The outspoken Ryanair boss issued the call in an interview with BBC Radio 4's Today Programme as the airline vowed to cut average fares by up to 10% as part of a bid to fly an additional five million passengers over the winter period.
O'Leary said that Britain has "always had a diffident attitude to Europe". He did not directly support either Britain staying in the European Union or leaving, as he said "people will still fly, people will still travel" regardless of what happens.
"There are things that we don't like, but fundamentally, the European project has been a terrific success," he said. "You see millions of British people travelling on their holidays to Spain, Italy, Greece every year."
However, he added: "I think we would be better off in the longer term if the UK was to stay in europe and work with some of the Eastern European countries who have a more forward-looking view and will pose a suitable counterbalance to the Franco-German communist ideal."
This comes as German chancellor Angela Merkel gave Cameron an ultimatum over his intransigence on European Union freedom of movement, warning that Britain is fast reaching "the point of no return" when it comes to exiting the union.
The Ryanair boss' attack on France and Germany raised some eyebrows, with one listener writing on Twitter that O'Leary was "still talking bollocks clearly".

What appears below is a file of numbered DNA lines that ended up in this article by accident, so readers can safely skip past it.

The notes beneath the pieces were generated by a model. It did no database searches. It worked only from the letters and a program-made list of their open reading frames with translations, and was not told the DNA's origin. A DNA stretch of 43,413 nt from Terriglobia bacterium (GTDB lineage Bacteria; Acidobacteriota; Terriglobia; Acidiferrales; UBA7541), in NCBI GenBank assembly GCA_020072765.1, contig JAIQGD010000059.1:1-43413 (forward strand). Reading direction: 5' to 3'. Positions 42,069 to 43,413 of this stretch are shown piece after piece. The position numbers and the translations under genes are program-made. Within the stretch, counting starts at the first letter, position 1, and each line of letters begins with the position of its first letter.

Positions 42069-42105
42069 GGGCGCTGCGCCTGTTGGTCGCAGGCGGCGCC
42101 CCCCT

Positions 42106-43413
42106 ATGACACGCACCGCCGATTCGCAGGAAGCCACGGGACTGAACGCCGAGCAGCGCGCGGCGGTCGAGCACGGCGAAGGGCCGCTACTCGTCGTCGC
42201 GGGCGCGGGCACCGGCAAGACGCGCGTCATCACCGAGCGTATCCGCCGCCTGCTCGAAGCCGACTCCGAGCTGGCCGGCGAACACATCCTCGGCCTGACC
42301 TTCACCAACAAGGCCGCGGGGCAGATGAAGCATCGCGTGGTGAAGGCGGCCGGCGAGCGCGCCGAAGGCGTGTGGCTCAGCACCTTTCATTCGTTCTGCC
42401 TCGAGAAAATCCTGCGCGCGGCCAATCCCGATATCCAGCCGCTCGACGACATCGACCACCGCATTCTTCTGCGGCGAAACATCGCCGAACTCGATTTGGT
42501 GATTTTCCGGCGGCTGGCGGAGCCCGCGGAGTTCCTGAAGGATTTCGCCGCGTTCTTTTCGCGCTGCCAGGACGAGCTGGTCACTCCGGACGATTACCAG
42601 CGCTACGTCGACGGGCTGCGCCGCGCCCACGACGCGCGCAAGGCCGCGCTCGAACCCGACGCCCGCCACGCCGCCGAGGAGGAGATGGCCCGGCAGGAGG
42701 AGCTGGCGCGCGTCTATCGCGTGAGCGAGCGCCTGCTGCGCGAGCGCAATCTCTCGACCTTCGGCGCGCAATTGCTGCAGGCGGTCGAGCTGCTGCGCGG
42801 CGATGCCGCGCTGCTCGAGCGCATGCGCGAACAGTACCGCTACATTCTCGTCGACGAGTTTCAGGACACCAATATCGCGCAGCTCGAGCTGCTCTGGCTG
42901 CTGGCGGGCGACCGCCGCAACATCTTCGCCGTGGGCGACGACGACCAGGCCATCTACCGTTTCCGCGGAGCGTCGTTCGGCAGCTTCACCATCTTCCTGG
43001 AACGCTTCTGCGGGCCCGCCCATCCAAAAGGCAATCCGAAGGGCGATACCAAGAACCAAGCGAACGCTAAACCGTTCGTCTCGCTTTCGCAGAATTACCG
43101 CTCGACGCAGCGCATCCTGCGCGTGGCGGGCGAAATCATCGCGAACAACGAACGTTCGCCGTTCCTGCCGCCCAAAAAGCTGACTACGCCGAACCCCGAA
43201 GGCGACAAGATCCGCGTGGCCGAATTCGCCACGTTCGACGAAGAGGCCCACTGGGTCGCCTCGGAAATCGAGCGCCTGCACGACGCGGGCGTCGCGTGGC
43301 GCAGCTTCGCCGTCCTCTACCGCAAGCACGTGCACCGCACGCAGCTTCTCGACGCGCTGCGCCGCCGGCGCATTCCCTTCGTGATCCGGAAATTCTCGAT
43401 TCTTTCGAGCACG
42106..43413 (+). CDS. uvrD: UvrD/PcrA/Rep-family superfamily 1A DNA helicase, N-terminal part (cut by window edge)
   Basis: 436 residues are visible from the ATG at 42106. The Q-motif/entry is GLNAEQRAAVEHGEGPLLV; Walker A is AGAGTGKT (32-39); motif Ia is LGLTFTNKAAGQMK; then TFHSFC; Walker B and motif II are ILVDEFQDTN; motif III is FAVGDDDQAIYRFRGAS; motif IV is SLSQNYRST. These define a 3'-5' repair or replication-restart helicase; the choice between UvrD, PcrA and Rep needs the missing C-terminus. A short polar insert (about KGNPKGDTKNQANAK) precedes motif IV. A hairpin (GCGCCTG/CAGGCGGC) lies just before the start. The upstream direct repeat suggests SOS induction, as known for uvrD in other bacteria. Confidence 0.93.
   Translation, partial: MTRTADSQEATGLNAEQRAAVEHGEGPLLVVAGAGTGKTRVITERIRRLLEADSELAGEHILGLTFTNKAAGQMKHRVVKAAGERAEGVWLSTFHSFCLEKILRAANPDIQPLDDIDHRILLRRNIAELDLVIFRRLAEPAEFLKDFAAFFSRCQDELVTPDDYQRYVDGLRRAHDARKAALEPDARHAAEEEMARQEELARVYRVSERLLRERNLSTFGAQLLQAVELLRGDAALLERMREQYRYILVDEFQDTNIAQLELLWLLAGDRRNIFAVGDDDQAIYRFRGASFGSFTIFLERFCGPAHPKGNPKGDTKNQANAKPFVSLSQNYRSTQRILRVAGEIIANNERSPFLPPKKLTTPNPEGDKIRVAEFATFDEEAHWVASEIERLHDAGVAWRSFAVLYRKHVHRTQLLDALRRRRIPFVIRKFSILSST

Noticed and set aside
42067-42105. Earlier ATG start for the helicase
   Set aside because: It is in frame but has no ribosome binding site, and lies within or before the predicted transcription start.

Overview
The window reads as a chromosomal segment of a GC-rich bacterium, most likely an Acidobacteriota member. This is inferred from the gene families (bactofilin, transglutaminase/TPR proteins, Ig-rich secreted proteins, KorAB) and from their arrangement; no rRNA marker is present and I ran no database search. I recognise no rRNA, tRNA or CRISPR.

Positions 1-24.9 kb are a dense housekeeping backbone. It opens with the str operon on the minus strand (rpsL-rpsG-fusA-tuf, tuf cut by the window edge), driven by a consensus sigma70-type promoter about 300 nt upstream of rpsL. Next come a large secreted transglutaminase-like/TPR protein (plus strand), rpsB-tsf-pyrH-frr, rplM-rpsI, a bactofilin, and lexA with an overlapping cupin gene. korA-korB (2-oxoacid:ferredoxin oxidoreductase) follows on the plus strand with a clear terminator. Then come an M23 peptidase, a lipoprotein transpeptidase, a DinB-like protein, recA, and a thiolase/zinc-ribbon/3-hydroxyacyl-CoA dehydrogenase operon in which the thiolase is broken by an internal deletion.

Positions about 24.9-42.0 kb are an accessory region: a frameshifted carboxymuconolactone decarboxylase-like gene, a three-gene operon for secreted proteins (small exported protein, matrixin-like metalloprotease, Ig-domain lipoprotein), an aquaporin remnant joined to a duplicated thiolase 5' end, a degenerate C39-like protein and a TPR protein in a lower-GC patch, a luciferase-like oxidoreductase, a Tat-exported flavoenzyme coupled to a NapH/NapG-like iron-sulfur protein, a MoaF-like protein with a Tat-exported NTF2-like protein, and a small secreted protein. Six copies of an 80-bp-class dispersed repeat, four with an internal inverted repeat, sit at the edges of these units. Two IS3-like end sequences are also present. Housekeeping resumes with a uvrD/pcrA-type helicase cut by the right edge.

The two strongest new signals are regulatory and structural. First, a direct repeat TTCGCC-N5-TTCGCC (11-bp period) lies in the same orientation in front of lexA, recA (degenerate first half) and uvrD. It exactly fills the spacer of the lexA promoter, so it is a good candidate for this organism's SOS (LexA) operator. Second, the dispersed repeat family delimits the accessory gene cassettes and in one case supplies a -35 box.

Did I just hear Michael O'Leary say that France and German promote 'the communist ideal'? @BBCr4today— Denis MacShane (@DenisMacShane) November 3, 2014
"Counterweight to the Franco-German Communist ideal" - O'Leary. Er ... what?— Neil Durkin (@Niluccio) November 3, 2014
Euch! Michael 'Air's £1 a puff' O'Leary is still alive. Franco-German 'communist' ideal? Still talking bollocks clearly. #r4today— Lee Hyde (@anubeon) November 3, 2014
Meanwhile, the Dublin-based carrier believes there are "many opportunities" open to it, such as competing more vigorously at primary airports and in attracting business traffic which tends to travel more during the winter period.
Its "ambitious" new forecasts for the six months to March 31 include the plan to fly an additional 2.2 million passengers compared with its previous estimate - leading to a total rise of 16% or 5.3 million customers on a year earlier.
It now expects annual profits of up to 770 million euros (£602 million), a rise of 18% on its previous guidance, with profits for the summer half-year now 32% higher at 795 million euros (£621.6 million).
Ryanair said average fares will fall by between 3% and 5% in the current quarter before an aggressive promotional drive will cut fares by between 6% and 10% in the new year.
As a result, the airline expects to carry 89 million customers in the year to March 31, a rise of 9% on a year earlier and the second such upgrade since September. Average fares will be up by 1% to 47 euros (£36.76) across the year as a result of higher prices over the Easter period.